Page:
My collection is primarily from the classical (time) period, yes WA Mozart (some Beethoven whom I consider to be the transition between classical & romantic music). Then I would guess its even between baroque (Handel, Vivaldi, and JS Bach) & romantic music (Brahms, Dvorak, Tchaichovsky, Bruch, Mendelsohn, Berlioz). With some 20th century music. Holst's The Planets, Ravel's Bolero, Bartok's Concerto for Orchestra, Kronos Quartet's Winter Was Hard (with Samuel Barber's famous string adagio). I have some Gershwin and Bernstein as well (Ives too).
I first started collecting classical music in response to an advertisement for the International Preview Society (IPS) in Discover Magazine. The IPS was a standard record/book club get a bunch for next to nothing and buy so many in the next 1-2-or-3 years.
Labels: classical music
Free and open access to circuit court access records is one thing this state does right.
Not any more.
Check this out from the Guv's proposed budget... This bill authorizes the Director of State Courts to establish and collect fees for use of the circuit court automated information systems.
Yep, a dreaded user fee just to search the public data base.
Is there anything this man will not tax?
Monday, March 12, 2007
He lost the race five years ago
While working at home (at my computer whether its monkey business or serious) I listen to WCPE via internet stream. Of course, during mid-day I listen to Rush via KFI (a LA radio station) again by internet stream.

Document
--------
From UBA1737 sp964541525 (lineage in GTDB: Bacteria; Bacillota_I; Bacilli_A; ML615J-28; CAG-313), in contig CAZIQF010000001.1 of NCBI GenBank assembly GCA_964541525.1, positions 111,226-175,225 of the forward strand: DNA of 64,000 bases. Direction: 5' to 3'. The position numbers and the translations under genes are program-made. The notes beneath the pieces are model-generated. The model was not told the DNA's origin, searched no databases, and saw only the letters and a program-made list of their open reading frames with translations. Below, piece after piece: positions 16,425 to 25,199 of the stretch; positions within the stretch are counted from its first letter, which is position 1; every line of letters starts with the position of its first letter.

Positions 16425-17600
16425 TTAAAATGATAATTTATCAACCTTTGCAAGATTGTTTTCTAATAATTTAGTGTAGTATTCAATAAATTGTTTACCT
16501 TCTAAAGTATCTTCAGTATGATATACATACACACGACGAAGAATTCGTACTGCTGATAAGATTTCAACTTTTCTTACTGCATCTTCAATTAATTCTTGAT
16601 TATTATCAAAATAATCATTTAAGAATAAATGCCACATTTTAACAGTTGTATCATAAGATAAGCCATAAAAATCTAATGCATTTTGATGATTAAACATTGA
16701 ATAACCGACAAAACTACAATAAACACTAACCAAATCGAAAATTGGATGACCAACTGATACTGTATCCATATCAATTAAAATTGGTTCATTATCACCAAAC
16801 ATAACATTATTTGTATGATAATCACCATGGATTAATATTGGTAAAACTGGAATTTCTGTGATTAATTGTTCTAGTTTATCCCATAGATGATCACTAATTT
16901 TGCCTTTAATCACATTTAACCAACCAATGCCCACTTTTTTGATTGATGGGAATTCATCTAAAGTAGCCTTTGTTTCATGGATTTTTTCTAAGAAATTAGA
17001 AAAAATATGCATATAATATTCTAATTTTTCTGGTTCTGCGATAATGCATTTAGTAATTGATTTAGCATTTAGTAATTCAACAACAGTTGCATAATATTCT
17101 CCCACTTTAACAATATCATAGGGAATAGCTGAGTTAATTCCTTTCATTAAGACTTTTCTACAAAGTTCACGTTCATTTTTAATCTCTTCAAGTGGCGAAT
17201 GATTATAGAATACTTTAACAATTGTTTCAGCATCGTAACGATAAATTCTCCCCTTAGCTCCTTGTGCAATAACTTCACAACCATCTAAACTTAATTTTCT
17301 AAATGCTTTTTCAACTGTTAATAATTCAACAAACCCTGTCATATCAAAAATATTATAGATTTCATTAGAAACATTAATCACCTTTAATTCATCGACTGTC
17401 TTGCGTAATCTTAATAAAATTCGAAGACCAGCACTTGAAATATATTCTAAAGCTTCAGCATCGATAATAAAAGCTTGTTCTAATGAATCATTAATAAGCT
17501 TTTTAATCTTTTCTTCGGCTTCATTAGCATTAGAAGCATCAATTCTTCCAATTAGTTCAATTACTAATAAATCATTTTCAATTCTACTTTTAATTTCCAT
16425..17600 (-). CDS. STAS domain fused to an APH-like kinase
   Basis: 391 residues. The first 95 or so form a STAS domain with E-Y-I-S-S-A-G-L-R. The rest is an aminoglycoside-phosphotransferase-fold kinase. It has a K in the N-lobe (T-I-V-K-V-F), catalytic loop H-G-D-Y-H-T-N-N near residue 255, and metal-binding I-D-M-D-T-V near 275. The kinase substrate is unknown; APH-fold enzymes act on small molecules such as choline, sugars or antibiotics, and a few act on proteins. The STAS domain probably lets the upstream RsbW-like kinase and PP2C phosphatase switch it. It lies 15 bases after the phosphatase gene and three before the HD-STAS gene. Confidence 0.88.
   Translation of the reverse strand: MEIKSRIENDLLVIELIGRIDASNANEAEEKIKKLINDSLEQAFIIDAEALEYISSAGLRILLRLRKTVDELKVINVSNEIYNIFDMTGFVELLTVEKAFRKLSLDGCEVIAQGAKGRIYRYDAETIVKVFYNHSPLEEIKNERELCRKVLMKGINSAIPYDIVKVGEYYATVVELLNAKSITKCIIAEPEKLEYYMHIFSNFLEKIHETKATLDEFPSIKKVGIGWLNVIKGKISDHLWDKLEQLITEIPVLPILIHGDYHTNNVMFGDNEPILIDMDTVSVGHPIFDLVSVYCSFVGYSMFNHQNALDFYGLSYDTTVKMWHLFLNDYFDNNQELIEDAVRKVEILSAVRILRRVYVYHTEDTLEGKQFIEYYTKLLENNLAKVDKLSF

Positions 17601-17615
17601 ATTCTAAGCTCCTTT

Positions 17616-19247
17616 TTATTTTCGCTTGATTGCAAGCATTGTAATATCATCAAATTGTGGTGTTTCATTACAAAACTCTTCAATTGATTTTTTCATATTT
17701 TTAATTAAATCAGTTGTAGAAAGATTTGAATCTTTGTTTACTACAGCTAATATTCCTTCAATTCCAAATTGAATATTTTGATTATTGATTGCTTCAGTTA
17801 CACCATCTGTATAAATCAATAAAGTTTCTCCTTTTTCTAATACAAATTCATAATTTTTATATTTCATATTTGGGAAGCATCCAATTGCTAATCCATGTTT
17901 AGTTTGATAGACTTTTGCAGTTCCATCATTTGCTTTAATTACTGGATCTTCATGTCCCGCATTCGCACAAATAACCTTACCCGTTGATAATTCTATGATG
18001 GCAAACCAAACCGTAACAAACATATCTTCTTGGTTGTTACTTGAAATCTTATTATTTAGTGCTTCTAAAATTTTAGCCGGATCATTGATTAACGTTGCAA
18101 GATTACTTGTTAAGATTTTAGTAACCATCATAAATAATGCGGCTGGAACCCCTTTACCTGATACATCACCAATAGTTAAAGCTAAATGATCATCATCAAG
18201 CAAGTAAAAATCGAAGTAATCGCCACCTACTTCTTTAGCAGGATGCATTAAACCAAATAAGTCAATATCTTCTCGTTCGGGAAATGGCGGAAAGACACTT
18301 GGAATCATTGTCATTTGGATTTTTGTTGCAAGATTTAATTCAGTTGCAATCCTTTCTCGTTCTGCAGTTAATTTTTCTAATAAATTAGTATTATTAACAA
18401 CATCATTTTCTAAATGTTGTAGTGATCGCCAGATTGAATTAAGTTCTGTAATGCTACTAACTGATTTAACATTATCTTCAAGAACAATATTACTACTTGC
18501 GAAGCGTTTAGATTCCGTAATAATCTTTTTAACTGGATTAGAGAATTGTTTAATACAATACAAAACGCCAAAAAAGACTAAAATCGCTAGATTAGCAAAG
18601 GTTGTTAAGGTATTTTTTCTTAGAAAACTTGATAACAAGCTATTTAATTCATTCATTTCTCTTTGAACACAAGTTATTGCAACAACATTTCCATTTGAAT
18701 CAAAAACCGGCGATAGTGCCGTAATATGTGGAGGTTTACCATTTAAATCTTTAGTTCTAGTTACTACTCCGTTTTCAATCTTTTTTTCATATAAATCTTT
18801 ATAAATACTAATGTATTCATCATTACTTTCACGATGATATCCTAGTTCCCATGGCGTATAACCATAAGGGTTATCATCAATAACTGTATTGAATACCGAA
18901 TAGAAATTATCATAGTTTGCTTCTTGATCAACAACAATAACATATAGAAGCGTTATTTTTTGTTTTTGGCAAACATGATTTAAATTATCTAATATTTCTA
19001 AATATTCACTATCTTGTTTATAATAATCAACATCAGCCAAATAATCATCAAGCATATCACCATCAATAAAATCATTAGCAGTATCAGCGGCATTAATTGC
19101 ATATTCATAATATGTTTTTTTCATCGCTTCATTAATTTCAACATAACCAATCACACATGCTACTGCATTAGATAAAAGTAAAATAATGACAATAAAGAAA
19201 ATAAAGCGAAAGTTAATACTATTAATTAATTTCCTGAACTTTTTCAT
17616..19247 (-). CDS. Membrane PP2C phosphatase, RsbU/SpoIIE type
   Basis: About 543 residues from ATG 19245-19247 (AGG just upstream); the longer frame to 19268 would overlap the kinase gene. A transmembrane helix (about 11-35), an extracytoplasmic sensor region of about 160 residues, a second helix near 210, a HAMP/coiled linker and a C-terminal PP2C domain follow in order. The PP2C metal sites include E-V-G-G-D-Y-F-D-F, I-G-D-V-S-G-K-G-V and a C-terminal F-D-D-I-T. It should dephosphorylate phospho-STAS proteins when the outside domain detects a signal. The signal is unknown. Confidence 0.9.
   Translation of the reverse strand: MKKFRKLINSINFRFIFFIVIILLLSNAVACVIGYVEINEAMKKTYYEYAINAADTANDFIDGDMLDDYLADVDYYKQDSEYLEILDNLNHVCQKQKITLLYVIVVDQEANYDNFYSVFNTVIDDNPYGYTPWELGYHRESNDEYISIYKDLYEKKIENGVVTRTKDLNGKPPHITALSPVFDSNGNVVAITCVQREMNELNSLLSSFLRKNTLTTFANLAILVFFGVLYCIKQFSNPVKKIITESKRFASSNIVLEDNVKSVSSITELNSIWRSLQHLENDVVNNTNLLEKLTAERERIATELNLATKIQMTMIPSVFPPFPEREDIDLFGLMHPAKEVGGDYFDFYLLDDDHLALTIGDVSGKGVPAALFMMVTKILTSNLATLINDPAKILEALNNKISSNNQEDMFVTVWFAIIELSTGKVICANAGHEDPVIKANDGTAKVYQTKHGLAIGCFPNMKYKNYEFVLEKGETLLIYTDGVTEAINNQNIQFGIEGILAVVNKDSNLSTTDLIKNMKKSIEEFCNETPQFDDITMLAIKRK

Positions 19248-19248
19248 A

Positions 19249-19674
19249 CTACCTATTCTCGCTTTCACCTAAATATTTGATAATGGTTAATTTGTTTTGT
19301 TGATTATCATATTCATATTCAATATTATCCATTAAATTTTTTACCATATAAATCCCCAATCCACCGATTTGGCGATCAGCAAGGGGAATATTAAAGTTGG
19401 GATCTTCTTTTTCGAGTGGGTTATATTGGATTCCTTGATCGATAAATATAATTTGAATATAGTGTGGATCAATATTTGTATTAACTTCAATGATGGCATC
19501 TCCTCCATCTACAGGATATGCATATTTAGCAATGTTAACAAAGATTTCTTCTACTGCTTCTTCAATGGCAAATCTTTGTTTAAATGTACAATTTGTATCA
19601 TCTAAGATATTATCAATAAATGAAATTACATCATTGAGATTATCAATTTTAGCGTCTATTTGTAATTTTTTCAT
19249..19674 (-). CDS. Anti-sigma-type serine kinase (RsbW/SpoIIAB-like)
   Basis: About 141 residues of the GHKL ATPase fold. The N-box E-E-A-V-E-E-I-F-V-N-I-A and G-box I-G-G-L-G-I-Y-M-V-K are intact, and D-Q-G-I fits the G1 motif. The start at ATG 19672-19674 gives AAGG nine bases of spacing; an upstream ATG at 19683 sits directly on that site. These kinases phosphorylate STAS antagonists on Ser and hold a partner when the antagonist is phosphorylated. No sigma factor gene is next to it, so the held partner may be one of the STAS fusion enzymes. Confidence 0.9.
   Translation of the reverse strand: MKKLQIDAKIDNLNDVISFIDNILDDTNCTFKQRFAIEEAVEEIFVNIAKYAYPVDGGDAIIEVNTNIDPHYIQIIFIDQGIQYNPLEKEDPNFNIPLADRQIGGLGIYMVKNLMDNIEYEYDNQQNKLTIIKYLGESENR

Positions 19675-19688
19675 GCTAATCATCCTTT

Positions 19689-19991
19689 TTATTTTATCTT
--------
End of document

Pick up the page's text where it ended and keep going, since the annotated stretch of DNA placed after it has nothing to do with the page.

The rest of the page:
Well, when Rush is over I switch back to WCPE (while I have no problem with Dr. Laura it gets old clueless people calling her and Dr. Laura giving sensible if frankly given advice, remember these people need the brutal truth and they are not hoping for the truth anyway...). Well just about five minutes ago Rachmoninoff's third piano concerto in D minor started up. Its a long one, three movements (as are most concertos) spanning about 45 minutes or so. I have recordings of his #s 1, 2, 3, and 4. However, it was the #3 that motivated me to purchase the set and it is the #3 I find myself listening to most of the time.
A problem with modern classical music (anything written in the last 100 years) is it is often slow and ponderous. Massive string sections that quite frankly makes one feel like they are in an elevator (however, elevator music is often pop tunes arranged for strings). While the #3 contains such sections there is much fire to this piece. The first movement is not a bore and the third is speaker & amp wrecker. The middle movement fits the stereotype but in this case we expect that. (the middle movement of concertos can be expected to be slow) and so I have little problem.